First Author: S.Sivaprasad UK
Co Author(s): B. Tschosik A. Kapre I. Suner R. Guymer A. Joussen P. Lanzetta D. Ferrara
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Geographic atrophy (GA) is an advanced form of age-related macular degeneration (AMD) that affects more than 5 million people worldwide. GA is characterized by a progressive, irreversible loss of photoreceptors, retinal pigment epithelium, and/or choriocapillaris, which results in loss of visual function. There has been limited research on the impact of GA from the patient’s perspective. The purpose of this study was to better understand the lived experience of GA through ethnography.
The study was conducted in the homes of participants with GA (N=16) residing in 3 countries – USA, UK, and Germany.
This cross-sectional, qualitative study used ethnographic research methods, in which participants are studied in their own environment through observation and semi-structured interview. A trained ethnographer spent up to 6 hours in each participant’s home. Interviews were conducted in the local language and data were collected via video recording and field notes. Participants were included if they had a definitive diagnosis of bilateral GA secondary to AMD and GA lesion area of ≥1 disc area in the better-seeing eye, as clinically assessed by the referring ophthalmologists. Participants with choroidal neovascularization or other ophthalmological conditions that could confound the diagnosis of GA or the impact of GA on visual function were excluded. Participants were identified through referring retinal specialists, and categorized by Snellen equivalent (SE) best-corrected visual acuity (BCVA) in the better-seeing eye. A triangulated approach was taken to analyze video recordings, in which researchers transcribed and coded the interviews while watching the video to detect body language and visual nuances. Coding was guided by established qualitative research methods, including grounded theory and the constant comparative method. Analysis was completed using ATLAS.ti v7.5.15.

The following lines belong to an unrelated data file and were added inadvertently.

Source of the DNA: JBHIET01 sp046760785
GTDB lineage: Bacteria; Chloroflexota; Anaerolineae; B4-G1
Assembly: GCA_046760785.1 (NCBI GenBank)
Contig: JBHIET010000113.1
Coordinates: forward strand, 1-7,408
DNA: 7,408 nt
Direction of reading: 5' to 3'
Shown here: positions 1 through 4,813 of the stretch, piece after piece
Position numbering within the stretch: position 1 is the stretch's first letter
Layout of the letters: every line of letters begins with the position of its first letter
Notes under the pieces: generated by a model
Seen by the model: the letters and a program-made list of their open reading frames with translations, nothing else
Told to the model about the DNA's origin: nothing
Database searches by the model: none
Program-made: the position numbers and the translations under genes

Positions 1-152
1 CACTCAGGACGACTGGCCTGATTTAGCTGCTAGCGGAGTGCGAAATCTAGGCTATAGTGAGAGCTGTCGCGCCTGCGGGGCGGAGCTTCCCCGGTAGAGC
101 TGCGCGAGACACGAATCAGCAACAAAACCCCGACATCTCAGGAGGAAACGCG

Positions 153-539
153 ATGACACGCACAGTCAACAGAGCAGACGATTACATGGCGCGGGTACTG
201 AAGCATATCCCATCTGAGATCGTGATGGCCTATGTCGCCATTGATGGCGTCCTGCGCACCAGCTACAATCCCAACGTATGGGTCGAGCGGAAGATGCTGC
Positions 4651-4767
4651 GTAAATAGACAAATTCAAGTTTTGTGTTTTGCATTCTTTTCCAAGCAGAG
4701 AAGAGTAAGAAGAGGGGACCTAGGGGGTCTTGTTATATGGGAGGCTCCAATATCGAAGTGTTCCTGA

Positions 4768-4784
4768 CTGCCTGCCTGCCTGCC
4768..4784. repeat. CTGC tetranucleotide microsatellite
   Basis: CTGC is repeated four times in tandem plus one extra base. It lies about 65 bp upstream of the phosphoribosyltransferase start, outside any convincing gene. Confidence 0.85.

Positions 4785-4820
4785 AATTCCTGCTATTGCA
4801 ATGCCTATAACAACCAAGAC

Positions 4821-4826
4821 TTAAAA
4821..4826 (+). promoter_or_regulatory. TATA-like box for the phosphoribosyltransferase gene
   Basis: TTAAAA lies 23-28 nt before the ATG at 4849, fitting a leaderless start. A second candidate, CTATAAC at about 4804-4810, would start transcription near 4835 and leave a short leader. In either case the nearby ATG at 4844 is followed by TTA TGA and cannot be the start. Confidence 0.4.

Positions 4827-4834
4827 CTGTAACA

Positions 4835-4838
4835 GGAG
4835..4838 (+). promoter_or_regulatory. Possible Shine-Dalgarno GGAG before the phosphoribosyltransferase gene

Participants (N=16) ranged in age from 67 to 96 years (median=79; 63% female). There were 10 participants (63%) with BCVA of SE 20/100 or better, 5 participants (31%) with BVCA 20/100 or worse and 1 patient (6%) with unknown BCVA in the better-seeing eye. Functional impacts reported by >2 participants were categorized into the following domains: activities of daily living (ADL), emotional, social/leisure, physical, financial. ADL impacts were most frequent, with participants reporting difficulty reading (n=16, 100%), driving (n=12, 75%), and watching movies, television or theatre (n=11, 69%). Participants also reported ADL impacts of loss of independence (n=9, 56%), difficulty recognizing faces (n=10, 63%), and difficulty performing household activities (e.g., chores, cooking) (n=10, 63%). Emotional impacts included frustration (n=7, 44%) and fear of blindness (n=7, 44%). Social/leisure impacts included interference with hobbies or leisure activities (n=8, 50%) and diminished social activities (n=4, 16%). A physical impact related to walking (e.g., walking into things, tripping, falling) was reported by 4 participants (25%). Ten participants (63%) cited a financial impact (e.g., cost of visual aids, vitamins, doctor’s office visits). Participants with BCVA of SE 20/100 or better (n=10) reported experiencing similar functional impacts as those with SE worse than 20/100 (n=5).
The impact of GA from the patient’s perspective is not well documented in the literature. In the current study, the daily life of 16 participants with GA was assessed using ethnography research methods. All participants reported that GA impacted ADLs, particularly reading, driving, watching television/movies/theatre, recognizing faces, and performing household activities, and most participants also reported financial and social impacts. Participants with BCVA of SE 20/100 or better and worse than SE 20/100 reported similar functional impacts across domains, suggesting that BCVA may not fully capture the impact of GA from the patient’s perspective. Although the small sample size precludes statistical inferences, the identification of common themes across participants lays the groundwork for larger, quantitative studies. These results will enhance awareness of the daily impact of GA and may facilitate patient-centreed conversations. Understanding the patient’s perspective is an integral part of understanding GA and the potential benefits of future treatments.